It's come to this

The first-floor tenants have not paid rent in 15 months, bang on the ceiling below her bed at all hours for no apparent reason and yell, curse and spit at her, Ms. Mangal said. A tenant in the basement apartment also stopped paying rent, keyed Ms. Mangal’s car and dumped packages meant for her by the garbage. After Ms. Mangal got an order of protection and then a warrant for the tenant’s arrest, the woman and her daughter moved out.

All told, Ms. Mangal — who has captured many of her tenants’ actions on surveillance video — has not only lost sleep from the tensions inside her two-story home but also $36,600 in rental income. “It’s been really horrendous,” she said. “What am I supposed to do — live like this?”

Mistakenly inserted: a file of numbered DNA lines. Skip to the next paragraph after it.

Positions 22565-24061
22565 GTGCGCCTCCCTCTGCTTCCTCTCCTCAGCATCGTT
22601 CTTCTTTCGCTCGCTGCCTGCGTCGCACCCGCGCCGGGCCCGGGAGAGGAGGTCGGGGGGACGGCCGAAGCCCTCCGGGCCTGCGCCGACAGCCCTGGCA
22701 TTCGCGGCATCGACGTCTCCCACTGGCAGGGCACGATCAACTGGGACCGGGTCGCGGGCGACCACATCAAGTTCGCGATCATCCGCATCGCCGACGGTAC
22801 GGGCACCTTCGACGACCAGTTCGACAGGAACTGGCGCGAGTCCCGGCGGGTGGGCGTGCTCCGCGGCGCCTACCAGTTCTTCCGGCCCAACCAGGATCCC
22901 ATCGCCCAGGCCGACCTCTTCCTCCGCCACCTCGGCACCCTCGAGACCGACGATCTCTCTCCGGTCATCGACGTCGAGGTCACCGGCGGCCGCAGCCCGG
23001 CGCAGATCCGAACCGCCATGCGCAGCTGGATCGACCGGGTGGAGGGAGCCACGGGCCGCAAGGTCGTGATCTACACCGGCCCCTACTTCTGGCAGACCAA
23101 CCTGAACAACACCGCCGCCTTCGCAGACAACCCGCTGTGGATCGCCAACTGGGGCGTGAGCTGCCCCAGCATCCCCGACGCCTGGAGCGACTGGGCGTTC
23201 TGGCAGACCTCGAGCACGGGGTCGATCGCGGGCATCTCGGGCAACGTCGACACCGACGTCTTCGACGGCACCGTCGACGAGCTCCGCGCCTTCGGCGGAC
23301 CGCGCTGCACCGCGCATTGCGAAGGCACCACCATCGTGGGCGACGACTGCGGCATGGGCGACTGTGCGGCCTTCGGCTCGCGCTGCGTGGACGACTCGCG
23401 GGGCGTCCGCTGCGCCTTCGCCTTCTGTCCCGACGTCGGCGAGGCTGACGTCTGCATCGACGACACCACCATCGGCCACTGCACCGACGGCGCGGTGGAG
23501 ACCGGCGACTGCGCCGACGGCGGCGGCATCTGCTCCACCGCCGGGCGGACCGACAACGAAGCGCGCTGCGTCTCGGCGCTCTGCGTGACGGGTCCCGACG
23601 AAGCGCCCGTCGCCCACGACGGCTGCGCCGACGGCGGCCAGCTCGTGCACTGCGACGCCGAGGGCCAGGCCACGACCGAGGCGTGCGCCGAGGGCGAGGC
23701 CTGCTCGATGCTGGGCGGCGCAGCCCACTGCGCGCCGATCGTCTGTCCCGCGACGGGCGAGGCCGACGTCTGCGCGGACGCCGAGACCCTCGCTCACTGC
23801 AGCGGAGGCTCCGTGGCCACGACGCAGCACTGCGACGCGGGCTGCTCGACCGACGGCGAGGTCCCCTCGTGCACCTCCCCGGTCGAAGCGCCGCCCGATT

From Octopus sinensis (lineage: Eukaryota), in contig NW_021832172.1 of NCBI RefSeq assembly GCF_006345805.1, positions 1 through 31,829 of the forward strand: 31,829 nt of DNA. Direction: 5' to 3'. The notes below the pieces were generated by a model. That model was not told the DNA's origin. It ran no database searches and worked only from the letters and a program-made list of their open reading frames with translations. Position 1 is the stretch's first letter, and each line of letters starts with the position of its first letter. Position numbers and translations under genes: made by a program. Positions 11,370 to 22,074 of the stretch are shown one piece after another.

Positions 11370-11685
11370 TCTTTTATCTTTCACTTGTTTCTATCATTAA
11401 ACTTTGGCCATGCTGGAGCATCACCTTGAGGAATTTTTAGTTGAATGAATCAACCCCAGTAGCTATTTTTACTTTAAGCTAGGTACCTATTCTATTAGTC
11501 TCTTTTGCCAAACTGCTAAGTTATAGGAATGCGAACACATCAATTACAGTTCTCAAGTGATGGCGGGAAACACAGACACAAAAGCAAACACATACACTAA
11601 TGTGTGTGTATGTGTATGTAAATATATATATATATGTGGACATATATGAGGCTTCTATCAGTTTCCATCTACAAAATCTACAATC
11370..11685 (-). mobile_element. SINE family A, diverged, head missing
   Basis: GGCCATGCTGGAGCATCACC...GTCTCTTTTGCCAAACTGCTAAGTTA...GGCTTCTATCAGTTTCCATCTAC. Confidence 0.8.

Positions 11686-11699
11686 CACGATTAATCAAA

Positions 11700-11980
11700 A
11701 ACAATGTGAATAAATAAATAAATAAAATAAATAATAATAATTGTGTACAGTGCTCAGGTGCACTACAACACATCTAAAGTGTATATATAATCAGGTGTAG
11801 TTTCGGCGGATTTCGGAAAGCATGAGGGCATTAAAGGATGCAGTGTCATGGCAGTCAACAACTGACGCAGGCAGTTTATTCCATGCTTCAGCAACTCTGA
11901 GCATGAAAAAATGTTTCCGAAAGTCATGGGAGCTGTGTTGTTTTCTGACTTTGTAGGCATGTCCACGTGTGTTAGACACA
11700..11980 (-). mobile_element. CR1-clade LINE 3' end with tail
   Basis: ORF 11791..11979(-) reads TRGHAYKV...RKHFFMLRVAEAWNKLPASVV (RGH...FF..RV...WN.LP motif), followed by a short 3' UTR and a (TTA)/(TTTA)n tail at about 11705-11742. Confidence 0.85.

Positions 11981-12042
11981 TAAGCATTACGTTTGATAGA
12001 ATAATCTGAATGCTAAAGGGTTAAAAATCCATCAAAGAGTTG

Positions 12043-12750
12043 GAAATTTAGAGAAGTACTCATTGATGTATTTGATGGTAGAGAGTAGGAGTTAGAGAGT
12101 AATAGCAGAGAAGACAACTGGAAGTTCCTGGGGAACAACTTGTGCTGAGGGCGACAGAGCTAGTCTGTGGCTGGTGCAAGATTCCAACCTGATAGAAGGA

In years past, Ms. Mangal, 31, could have taken her tenants to housing court and sought to evict them. But during the pandemic, the federal government and many states, including New York, imposed eviction moratoriums to protect renters who had lost their income. The moratoriums have been widely praised by housing advocates for preventing millions of people from becoming homeless...

In February, Ms. Mangal started a second job, working at vaccination sites across New York City, up to 13-hour shifts on her days off so she can make up for the lost rent. “I’m going to have to be supporting these people for the rest of my life,” she said. “I just don’t see an end in sight.”

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